UNESCO and the Temple Mount: What We’re Getting Wrong

The United Nations and Israel have not always had the most amicable relationship. International resolutions, declarations, and statements are consistently littered with anti-Israel bias. The latest example of this comes to us not from the UN Human Rights Council but rather from UNESCO, the international body under the United Nations charged with the recognition and protection of cultural world heritage sites, among other responsibilities.

A new UNESCO resolution regarding “Occupied Palestine” has caught the attention of major Israeli news organizations and activists alike. Most Israel supporters have criticized the document for exclusively using Islamic names in reference to Jewish holy sites including the Temple Mount and the Western Wall, in effect removing the Jewish cultural and historical connection to these important places. This conscious decision by the countries who submitted the motion (Algeria, Egypt, Lebanon, Morocco, Oman, Qatar and Sudan) angered many, but a catch-all lip service section in the beginning of the document that labels the Old City of Jerusalem as important “for the three monotheistic religions” has been raised up as an example of the supposed equity of the resolution. Anti-Israel activists have tried and succeeded at making the critics of the UNESCO resolution look vindictive and petty because they are angry at the names and language used rather than the content itself. While UNESCO should be criticized for the purposeful obfuscation of Jewish connection to these places, I believe the language used in the document is less concerning than the actual ramifications of the policy recommendations discussed within.

Behind the terminology used in the resolution stand important policy recommendations that aim to restrict Israel’s claim to the Western Wall and the Temple Mount area. These recommendations focus in part on the Mughrabi Ascent. The Mughrabi Ascent, which is the ramp above the Women’s Prayer Section of the Western Wall, was destroyed by a minor earthquake in 2004 and was temporarily replaced with a wooden walkway. It is the only pathway for non-Muslims to enter the Temple Mount for religious and secular purposes alike.  It is the only pathway positioned entirely outside the jurisdiction of the Jordanian Waqf, the Muslim religious authority controlling the Temple Mount. The Mughrabi Ascent has been used in the past by Israel to send security forces up to the plaza to prevent riots and protect Jews praying at the Western Wall from stones thrown from above. The UNESCO resolution claims that the Ascent is “an integral and inseparable part of the Al Aqsa Mosque,” shortly after also advocating for the Jordanian Waqf to be given “exclusive authority” over “maintenance, restoration, and regulating access” to the Mosque. Giving the Jordanian Waqf the authority of “regulating access” to the Mughrabi Ascent would prevent non-Muslims from entering the Temple Mount using the only pathway they are allowed. This shift in the status quo of the Mughrabi Ascent is entirely incompatible with respecting the importance of the city “for all three monotheistic religions.” It would also prevent Israeli security forces from adequately protecting Jewish worshippers at the Western Wall below. Given the Waqf’s history of destroying archaeological artifacts through sloppy construction on the Temple Mount, it’s safe to assume that if they are given control of the reconstruction of the Mughrabi Ascent there would be more of the same. This policy recommendation by UNESCO was not made in good faith, and prevents Israeli Jewish as well as non-Muslim access generally from the Temple Mount.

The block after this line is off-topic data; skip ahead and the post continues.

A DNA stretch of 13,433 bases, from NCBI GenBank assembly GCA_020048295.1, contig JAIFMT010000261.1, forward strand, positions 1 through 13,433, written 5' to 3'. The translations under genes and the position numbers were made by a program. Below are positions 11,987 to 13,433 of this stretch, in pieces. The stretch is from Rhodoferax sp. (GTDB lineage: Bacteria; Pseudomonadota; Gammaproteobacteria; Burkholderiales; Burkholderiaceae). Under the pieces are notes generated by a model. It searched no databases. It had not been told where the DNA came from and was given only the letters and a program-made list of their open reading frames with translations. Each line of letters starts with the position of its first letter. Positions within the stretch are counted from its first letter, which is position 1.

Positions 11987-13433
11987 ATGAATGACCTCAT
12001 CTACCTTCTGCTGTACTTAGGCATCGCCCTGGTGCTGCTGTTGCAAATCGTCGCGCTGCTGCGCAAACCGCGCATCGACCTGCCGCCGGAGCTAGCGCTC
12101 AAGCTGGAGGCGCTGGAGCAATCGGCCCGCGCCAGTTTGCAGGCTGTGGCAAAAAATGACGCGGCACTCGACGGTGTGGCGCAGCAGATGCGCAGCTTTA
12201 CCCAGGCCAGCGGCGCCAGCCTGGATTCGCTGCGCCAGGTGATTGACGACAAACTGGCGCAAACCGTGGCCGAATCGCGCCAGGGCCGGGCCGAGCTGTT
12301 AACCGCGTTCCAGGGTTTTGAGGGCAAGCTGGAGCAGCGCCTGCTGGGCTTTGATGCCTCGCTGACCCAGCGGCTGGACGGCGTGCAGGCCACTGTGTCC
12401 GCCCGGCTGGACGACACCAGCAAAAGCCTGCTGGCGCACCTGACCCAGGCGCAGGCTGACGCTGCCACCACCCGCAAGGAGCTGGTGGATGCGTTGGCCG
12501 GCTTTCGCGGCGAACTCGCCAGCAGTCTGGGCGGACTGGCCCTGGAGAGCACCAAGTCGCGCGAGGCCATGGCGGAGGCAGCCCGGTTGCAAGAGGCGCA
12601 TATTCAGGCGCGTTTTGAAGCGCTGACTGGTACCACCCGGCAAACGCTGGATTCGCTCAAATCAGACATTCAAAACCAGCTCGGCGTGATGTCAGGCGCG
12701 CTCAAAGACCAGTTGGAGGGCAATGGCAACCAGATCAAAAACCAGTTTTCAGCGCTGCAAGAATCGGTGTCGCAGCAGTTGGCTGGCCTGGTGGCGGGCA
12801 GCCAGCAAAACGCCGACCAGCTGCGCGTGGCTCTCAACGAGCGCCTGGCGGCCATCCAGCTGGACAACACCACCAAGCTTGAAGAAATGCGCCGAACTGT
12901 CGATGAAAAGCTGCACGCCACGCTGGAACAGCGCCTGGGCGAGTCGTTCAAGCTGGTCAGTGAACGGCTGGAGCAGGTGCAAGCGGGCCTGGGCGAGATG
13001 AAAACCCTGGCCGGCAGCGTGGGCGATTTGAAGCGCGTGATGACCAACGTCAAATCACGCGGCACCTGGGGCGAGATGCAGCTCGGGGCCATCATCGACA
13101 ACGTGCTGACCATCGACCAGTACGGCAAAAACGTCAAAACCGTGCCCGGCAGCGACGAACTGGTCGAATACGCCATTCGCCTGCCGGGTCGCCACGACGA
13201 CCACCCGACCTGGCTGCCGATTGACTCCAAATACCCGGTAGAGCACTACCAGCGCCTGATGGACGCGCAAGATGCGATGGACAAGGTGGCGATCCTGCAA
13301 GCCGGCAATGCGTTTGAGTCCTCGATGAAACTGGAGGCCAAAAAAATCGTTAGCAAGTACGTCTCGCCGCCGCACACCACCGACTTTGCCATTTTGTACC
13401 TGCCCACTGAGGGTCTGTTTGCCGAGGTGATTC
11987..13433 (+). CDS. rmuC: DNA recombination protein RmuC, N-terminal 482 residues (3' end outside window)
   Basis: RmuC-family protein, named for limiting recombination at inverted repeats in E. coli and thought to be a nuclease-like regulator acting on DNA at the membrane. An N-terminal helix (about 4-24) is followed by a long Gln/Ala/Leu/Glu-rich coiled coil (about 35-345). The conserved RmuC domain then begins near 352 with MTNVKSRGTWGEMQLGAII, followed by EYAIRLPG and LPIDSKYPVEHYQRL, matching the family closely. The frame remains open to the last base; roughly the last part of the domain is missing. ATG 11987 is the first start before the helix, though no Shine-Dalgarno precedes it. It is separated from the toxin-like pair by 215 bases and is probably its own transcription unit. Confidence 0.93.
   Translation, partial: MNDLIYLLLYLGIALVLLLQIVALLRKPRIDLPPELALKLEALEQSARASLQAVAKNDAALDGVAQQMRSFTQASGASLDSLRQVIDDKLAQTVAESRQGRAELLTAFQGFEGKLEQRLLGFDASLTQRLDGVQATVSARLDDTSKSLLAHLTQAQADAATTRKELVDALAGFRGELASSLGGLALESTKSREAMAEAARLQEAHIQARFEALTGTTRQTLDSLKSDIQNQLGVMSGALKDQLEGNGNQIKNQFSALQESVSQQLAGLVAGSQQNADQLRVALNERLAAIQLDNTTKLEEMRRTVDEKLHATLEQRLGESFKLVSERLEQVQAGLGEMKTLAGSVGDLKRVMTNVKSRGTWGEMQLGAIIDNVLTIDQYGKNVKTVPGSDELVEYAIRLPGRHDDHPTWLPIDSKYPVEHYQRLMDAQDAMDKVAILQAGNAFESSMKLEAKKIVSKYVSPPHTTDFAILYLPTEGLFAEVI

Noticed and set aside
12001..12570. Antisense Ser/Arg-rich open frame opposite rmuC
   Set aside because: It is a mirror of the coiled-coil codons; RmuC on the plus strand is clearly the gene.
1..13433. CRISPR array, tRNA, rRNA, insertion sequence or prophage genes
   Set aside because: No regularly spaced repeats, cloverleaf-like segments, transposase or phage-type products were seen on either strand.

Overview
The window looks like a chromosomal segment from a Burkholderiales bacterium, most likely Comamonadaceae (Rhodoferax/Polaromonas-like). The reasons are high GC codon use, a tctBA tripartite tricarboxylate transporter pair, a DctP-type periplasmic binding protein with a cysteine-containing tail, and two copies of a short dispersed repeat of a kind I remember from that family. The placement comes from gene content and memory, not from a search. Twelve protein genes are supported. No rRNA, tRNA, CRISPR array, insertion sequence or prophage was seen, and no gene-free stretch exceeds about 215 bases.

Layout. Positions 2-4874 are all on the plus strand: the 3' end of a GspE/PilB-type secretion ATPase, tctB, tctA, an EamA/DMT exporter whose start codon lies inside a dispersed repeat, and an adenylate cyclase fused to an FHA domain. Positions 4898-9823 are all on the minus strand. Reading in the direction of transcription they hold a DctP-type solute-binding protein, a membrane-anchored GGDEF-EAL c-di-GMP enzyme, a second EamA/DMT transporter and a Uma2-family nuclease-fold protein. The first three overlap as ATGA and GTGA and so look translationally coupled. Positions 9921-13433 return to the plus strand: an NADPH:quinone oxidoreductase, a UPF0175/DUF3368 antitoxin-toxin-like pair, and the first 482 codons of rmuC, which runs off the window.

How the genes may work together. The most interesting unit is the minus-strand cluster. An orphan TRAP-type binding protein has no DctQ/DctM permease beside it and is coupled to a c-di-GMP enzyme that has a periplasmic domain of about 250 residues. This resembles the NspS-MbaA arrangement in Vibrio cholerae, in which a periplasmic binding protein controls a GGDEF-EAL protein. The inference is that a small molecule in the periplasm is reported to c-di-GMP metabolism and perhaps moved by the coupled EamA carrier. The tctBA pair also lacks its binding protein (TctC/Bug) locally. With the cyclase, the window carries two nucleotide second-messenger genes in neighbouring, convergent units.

Outside Jerusalem, the resolution also claims that the Tomb of the Patriarchs and Rachel’s Tomb, both of which are Jewish as well as Muslim holy sites, belong exclusively to Muslims and are an “integral part of Palestine.” UNESCO calls these Jewish holy places exclusively “Palestinian sites” in order to erase the legal and historical claim Israel has to its own heritage. Besides dangerous shifts in the status quo of historic sites, the UNESCO resolution is rife with traditional libellous claims against Israel, including claims that Israel had placed fake Jewish graves in Muslim cemeteries and that “constant aggressions” by Israeli settlers and security forces target children. This consistent erasure of Jewish history in the indigenous homeland of the Jews and demonization of the State of Israel is inappropriate of an allegedly unbiased organization like UNESCO, and belies the anti-Israel bias that is uniform among UN subsidiary organizations.

Since the ratification of this UNESCO resolution, the Israel advocacy world has been alight with criticisms of the language and names prefered throughout the document. While I agree that the issue of nomenclature deserves attention, I believe that the actual content of this dangerous resolution deserves much more. Israel activists and supporters would do much better to focus on the issues, and condemn this resolution for more than just its language. Ignoring the policy recommendations in this resolution is tantamount to accepting them.